Every day I receive emails from visitors with questions about a cooking technique or a recipe. I can't get to them all but I try to get as many responses out as time permits and if I don't know the answer, I'll ask one of my chef friends.
Here are a couple I've received that deal with baking, a subject I am not that comfortable with, so I sent them to my friend Chef Jenni Field who is a great baker and pastry chef.
Cracks In Cake
This one comes from Debbie who says, "I tried the apple cake recipe, it is fantastic except for the part about the cracks in the middle of the cake. In fact, I had the same problem with other cakes as well, can u let me know what is the probable cause of this?"
Here's how Chef Jenni replied, "My first thought is that, with fruit in the center, you're bound to get some cracking as the fruit boils and then settles down upon cooling. I'm not sure how much cracking you're getting, but with a "homey" dessert like an apple cake, I'd just hit it with some powdered sugar and eat up!
If you're getting cracks in other cakes as well, it could be from over-mixing or from using the wrong flour. Depending on where you live, flours can be very different from one another. In the US, stick with a nationally available all purpose flour for the most consistent results.
In regard to over-mixing the apple cake, try folding in the dry ingredients rather than trying to beat them in. (In cakes using the creaming method - adding dry and wet alternately after creaming the fat and sugar, mix until just combined after each addition).
Also, check your oven temperature--if the oven is too hot, it could cause things to rise and peak, creating cracks in the cake. This is great for muffins, but not what you want with cake. If you don't have one, get an oven thermometer to check the temperature."
All Purpose Flour
Here's another baking related queston I asked Chef Jenni to help with:
Anna says, "I have tried using natural unbleached, all purpose flour to make a layer cake and have been unsatisfied with the texture. I tried using 2 tablespoons less of the all purpose flour (which I read is the equivalent of cake flour). I have tried replacing some of the all purpose flour with corn starch. None of the things I've tried have given me the light, airy cake that I get when I use the package mix. I do want the cake to be all natural. Any suggestions?"
Chef Jenni replies, "I bet it's their mixing method and not their flour that's messing them up. Mass-produced cake mixes contain emulsifiers and tenderizers that are not available to the home baker. So, generally speaking, a home-baked cake will most likely not be as light as a cake mix cake. Notice I said "not be as light," not "not be better." I stay away from cake mixes because of all the additives.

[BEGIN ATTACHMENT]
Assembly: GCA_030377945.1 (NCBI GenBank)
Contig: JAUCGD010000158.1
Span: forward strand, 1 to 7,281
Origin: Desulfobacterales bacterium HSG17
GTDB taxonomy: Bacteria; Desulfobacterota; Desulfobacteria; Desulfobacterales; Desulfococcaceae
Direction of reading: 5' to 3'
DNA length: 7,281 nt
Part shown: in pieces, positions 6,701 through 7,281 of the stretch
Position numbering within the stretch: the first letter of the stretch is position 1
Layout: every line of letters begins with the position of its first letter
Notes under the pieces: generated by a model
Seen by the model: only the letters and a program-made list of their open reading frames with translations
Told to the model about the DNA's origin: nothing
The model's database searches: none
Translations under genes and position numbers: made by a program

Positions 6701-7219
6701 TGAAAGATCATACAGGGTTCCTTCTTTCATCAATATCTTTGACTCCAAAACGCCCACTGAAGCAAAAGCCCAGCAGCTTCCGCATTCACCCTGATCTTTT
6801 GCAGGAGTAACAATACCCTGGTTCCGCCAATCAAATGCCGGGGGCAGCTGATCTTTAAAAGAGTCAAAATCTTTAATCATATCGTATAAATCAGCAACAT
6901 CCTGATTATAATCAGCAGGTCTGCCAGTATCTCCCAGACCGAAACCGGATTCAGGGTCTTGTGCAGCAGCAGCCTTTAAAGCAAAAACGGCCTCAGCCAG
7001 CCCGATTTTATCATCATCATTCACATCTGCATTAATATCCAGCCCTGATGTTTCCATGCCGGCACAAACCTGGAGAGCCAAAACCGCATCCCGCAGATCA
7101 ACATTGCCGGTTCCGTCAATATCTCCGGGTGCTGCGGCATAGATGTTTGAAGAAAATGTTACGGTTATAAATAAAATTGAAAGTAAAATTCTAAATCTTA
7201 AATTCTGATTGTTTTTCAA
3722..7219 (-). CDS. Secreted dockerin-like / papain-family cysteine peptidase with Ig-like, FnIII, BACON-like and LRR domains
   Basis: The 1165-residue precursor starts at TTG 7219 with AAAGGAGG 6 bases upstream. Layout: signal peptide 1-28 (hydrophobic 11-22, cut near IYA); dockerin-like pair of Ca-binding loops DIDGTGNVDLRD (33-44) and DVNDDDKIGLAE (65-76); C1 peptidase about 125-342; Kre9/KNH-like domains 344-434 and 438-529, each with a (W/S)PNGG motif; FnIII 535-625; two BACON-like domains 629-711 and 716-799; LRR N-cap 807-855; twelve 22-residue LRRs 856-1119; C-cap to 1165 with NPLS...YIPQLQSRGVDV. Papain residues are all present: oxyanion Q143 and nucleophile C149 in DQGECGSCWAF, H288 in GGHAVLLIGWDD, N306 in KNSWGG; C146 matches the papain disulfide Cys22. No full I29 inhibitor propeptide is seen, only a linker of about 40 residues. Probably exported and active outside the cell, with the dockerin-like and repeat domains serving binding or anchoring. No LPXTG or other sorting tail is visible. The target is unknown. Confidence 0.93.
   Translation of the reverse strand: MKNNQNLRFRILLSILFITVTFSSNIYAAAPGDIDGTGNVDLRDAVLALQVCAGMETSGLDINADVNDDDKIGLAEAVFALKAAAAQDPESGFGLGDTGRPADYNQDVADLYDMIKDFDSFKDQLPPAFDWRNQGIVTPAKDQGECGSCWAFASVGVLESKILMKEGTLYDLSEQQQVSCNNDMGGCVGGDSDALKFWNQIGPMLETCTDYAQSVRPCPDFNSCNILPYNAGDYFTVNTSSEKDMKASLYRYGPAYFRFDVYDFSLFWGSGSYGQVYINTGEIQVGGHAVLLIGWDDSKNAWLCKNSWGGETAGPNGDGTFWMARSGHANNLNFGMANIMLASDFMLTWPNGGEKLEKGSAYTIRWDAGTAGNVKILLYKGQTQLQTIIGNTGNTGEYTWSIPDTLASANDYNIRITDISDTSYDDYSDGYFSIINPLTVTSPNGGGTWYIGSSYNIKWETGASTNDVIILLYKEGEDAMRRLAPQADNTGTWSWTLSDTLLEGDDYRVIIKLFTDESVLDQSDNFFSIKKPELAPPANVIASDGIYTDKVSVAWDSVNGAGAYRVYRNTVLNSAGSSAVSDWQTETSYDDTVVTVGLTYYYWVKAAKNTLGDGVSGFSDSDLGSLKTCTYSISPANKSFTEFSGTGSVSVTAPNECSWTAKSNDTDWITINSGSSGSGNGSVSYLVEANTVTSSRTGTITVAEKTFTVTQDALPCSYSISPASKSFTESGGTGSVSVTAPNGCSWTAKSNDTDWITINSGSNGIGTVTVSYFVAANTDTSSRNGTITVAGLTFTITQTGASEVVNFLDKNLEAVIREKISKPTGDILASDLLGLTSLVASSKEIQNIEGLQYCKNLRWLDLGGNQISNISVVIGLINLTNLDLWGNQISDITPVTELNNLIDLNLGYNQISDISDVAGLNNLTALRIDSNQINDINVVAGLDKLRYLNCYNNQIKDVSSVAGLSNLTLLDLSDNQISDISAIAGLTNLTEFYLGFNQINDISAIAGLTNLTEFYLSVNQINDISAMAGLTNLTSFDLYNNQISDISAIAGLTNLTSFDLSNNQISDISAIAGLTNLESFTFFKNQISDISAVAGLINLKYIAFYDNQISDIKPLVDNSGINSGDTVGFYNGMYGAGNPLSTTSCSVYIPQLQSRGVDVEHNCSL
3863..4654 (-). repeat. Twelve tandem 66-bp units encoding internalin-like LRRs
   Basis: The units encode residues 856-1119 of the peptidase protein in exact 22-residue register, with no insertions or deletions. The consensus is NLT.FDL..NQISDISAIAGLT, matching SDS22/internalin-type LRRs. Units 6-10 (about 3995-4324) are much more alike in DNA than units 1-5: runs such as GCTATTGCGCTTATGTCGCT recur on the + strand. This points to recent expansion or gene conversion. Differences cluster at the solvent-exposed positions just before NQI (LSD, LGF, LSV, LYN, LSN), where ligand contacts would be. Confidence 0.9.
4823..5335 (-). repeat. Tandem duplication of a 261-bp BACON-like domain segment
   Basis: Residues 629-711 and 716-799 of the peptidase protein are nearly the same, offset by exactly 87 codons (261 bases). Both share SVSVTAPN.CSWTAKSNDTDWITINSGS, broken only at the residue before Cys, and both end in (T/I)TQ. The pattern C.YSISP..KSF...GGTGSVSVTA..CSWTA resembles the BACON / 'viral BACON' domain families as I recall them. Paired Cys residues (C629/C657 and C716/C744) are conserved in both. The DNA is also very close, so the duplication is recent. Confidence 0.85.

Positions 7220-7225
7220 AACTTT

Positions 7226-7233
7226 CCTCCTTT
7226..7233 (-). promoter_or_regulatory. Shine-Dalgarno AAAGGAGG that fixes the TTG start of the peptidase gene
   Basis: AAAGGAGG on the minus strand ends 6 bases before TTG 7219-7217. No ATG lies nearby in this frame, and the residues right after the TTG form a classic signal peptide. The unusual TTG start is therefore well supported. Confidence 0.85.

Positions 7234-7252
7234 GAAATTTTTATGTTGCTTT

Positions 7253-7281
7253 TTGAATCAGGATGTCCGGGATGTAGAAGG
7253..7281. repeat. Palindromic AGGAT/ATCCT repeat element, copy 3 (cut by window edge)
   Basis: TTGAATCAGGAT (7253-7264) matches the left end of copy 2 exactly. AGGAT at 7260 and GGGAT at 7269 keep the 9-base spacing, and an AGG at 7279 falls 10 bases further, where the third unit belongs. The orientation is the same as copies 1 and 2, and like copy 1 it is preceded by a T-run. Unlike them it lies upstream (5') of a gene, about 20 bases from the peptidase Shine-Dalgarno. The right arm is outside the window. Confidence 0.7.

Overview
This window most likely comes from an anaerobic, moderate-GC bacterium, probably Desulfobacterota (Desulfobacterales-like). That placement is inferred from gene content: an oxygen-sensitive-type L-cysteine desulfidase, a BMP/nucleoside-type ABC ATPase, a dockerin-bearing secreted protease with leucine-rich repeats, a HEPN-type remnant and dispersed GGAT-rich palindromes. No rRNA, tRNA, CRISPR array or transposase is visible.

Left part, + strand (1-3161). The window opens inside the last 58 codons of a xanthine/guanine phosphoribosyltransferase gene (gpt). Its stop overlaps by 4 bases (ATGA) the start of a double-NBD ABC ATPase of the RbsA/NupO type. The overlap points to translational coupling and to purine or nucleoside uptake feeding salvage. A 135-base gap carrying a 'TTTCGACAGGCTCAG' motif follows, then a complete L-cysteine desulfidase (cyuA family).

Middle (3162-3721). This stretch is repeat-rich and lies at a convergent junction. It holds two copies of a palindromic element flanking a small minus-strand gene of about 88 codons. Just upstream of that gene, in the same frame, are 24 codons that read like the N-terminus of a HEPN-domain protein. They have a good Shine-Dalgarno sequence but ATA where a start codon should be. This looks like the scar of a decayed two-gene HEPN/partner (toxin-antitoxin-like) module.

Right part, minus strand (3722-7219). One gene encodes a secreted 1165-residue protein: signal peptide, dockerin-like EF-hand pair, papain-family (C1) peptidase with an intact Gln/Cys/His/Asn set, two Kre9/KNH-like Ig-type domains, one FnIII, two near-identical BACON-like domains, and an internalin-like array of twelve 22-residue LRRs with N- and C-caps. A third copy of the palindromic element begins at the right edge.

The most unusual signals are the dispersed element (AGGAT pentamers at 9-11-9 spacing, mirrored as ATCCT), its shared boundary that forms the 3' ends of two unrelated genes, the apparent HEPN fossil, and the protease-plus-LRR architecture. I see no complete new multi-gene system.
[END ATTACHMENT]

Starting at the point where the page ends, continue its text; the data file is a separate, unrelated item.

If you've tried using different flours and even using less all purpose to stand in for cake flour, I would consider buying some cake flour. It is more finely milled than all purpose flour, and so your results tend to be a lighter, finer texture. If you've tried cake flour already and still aren't satisfied with your results, I would look to your mixing method.
If you are using the creaming method, make sure that all of your ingredients are at cool room temperature (about 68-70 degrees F) and that you thoroughly cream the fat and sugar until it is very light and fluffy. Add the eggs, one at a time, and beat each one in thoroughly before adding the next. Then, thoroughly whisk together all the dry ingredients and add about half to the batter.
Mix until incorporated on medium-low speed. Add half of the liquid and just mix in. Follow that with half of what's left of the flour, the rest of the liquid and then the rest of the dry. Mix just until incorporated after each addition and scrape the bowl frequently.
Following this procedure should result in a well-aerated cake that is fairly tender. If you want a more tender cake, try the Two-Stage mixing method on my web site."
More About All Purpose Flour
Cher asks, "What does all purpose flour have in it? Any baking powder or baking soda?"
Chef Jenni says, "You are not alone in your confusion over flours. There are a wide variety of flours on the market, and it seems like more are introduced every day.
All purpose flour is a blend of high and low protein flours. The manufacturers blend the flour so that there is enough gluten in it to make a reasonable (often excellent) loaf of bread but not so much that you will end up with a chewy birthday cake. This is why they call it "all purpose:" it is good to use in a variety of baked goods.
When you ask about baking powder and soda, I assume you mean self-rising flour. All purpose flour and self-rising flour are not interchangeable, because self rising flour does contain leaveners and salt. Self rising (or self raising) flour is one of the first "baking mixes." Rather than having to measure out all purpose flour, baking powder and salt separately, a cook can just measure the self rising flour--everything else is already in there."